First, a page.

PAINTING

PAINTING (n.)

ENCKEL SCHILDERYE (nld.) · GEMÄLDE (deu.) · MALEREI (deu.) · MALER-KUNST (deu.) · PEINTURE (fra.) · PITTURA (ita.) · SCHILDERIJ (nld.) · SCHILDERKUNST (nld.)
TERM USED AS TRANSLATIONS IN QUOTATION
COLORIS (fra.) · PEINTURE (fra.) · SCHILDERKUNST (nld.)
TERM USED IN EARLY TRANSLATIONS
PEINTURE (fra.)
BAUDINO, Isabelle, « From Continental Influence to British Independance: Jonathan Richardson’s Art Theories », dans OGÉE, Frédéric (éd.), "Better in France?": the Circulation of Ideas across the Channel in the Eighteenth-Century, Lewisburg, Bucknell University Press, 2005, p. 55-70.
BAUER, Nathalie et FALLAY d'ESTE, Lauriane (éd.), Le Paragone. Le parallèle des arts, Paris, Klincksieck, 1992.
BERMINGHAM, Ann, Learning to Draw: Studies in the Cultural History of a Polite and Useful Art, New Haven - London, Yale University Press, 2000.
DÉMORIS, René (éd.), Les fins de la peinture, Actes du colloque de Paris, Paris, Éd. Desjonquères, 1990.
GERMER, Stefan et MICHEL, Christian (éd.), La naissance de la théorie de l'art en France 1640-1720, Paris, Éditions Jean-Michel Place, 1997, n°31/32.
GIBSON-WOOD, Carol, Jonathan Richardson: Art Theorist of the English Enlightenment, New Haven - London, Yale University Press, 2000.
HECK, Michèle-Caroline, « PEINTURE », dans HECK, Michèle-Caroline (éd.), LexArt. Les mots de la peinture (France, Allemagne, Angleterre, Pays-Bas, 1600-1750) [édition anglaise, 2018], Montpellier, Presses Universitaires de la Méditerranée, 2018, p. 381-391.
MICHEL, Christian et MAGNUSSON, Carl (éd.), Penser l’art dans la seconde moitié du XVIIIe siècle : théorie, critique, philosophie, histoire, Actes du colloque de Lausanne, Paris et Rome, Paris, Somogy, 2013.

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11 sources
32 quotations

Quotation

Painting in generall called in Latine Pictura, in Greeke χρωματική, is an Art, which either by draught of bare lines, lively colours, cutting out or embossing, expresseth any thing the like by the same : which we may finde in the holy Scripture both allowed and highly commended by the mouth of God himselfe, where he calleth Bezaleel and Aholia {Exodus 31.}, men whom he hath filled with the spirit of God in wisedome and understanding, and in knowledge, and in all workmanship, to find out curious works, to worke in gold, and in silver, and in brasse, also in the art to set stones, and to carve in timber, &c. There plainly shewing, as all other good Arts, so carving or drawing to be an especiall gift of Gods Spirit.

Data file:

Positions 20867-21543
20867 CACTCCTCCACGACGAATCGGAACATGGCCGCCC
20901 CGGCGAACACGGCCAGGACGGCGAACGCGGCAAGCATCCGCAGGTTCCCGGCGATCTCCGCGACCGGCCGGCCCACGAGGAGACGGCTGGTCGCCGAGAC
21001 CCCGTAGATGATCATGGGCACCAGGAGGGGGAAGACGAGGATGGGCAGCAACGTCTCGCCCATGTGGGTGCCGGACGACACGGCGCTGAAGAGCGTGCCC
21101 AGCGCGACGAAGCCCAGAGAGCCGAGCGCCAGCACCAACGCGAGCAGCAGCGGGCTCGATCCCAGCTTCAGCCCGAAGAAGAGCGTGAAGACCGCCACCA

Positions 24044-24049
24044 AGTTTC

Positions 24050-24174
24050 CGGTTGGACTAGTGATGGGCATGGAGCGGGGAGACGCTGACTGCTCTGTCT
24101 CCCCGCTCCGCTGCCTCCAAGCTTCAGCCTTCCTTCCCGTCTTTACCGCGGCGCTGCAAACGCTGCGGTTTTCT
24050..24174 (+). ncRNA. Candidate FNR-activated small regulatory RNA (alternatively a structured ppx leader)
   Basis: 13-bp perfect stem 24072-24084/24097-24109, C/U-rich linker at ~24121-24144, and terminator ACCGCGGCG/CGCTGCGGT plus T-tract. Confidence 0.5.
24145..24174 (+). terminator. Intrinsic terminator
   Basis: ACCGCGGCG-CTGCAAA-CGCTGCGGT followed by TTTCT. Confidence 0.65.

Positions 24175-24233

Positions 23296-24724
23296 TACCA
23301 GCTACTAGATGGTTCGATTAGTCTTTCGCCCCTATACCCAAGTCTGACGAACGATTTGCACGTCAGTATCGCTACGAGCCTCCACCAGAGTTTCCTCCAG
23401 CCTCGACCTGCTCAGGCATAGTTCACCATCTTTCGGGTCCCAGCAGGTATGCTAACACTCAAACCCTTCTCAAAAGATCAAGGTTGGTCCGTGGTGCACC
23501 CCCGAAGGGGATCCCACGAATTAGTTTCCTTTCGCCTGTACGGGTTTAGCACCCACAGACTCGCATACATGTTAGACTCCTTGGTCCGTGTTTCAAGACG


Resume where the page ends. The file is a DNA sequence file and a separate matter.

Conceptual field(s)

PEINTURE, TABLEAU, IMAGE → définition de la peinture

Quotation

Of Painting,
The principall end and subject of this Art, is to set out things both in proportion of parts, and livelinesse of colour.
For the former, the proportion of parts, I have given sufficient information for the meanest capacitie in the precedent part of this tractat
: now therefore I will speake of the other, the colouring or setting out in colours. But first provide a frame or Easel called by Artists, which is very necessary to worke upon, especially in greater pieces of worke : the forme whereof followeth [ndr : présence d’un dessin de chevalet].
Also you must provide divers little shels to put your colours in, also pensils or all sorts, both for priming and other : a light ruler of one foot and a halfe, or two foot long : and colours of all sorts ground very fine upon a porphire or marble. […].
Painting may be performed either with water colours, or with oyle colours.
First I will speake of water colours, wherein I shall observe two things.
First, the diversitie of colours, and preparations. Secondly, their mixture, and manner of laying them on the ground.
First of the first, the diversitie of colours and their preparation.
Colours are either simple or compounded, meerely tinctures of vegetables, or substances of minerals, or both : the simple colours are such as of themselves, being tempered with the water or oyle, doe give a colour. The compounded are such, whose ingredients do exceed the number of one. Vegetables are rootes, juces, berries, and such like things as grow out of the earth. Minerals are such as are dig’d out of the earth, as earth, and stones, &c. All which follow in order, as well their preparations, as description. First note that every colour to be ground, ought first to be ground with the gall of a neat : then let them dry of themselves in a cold place, afterwards grinde them with gumme water for your use.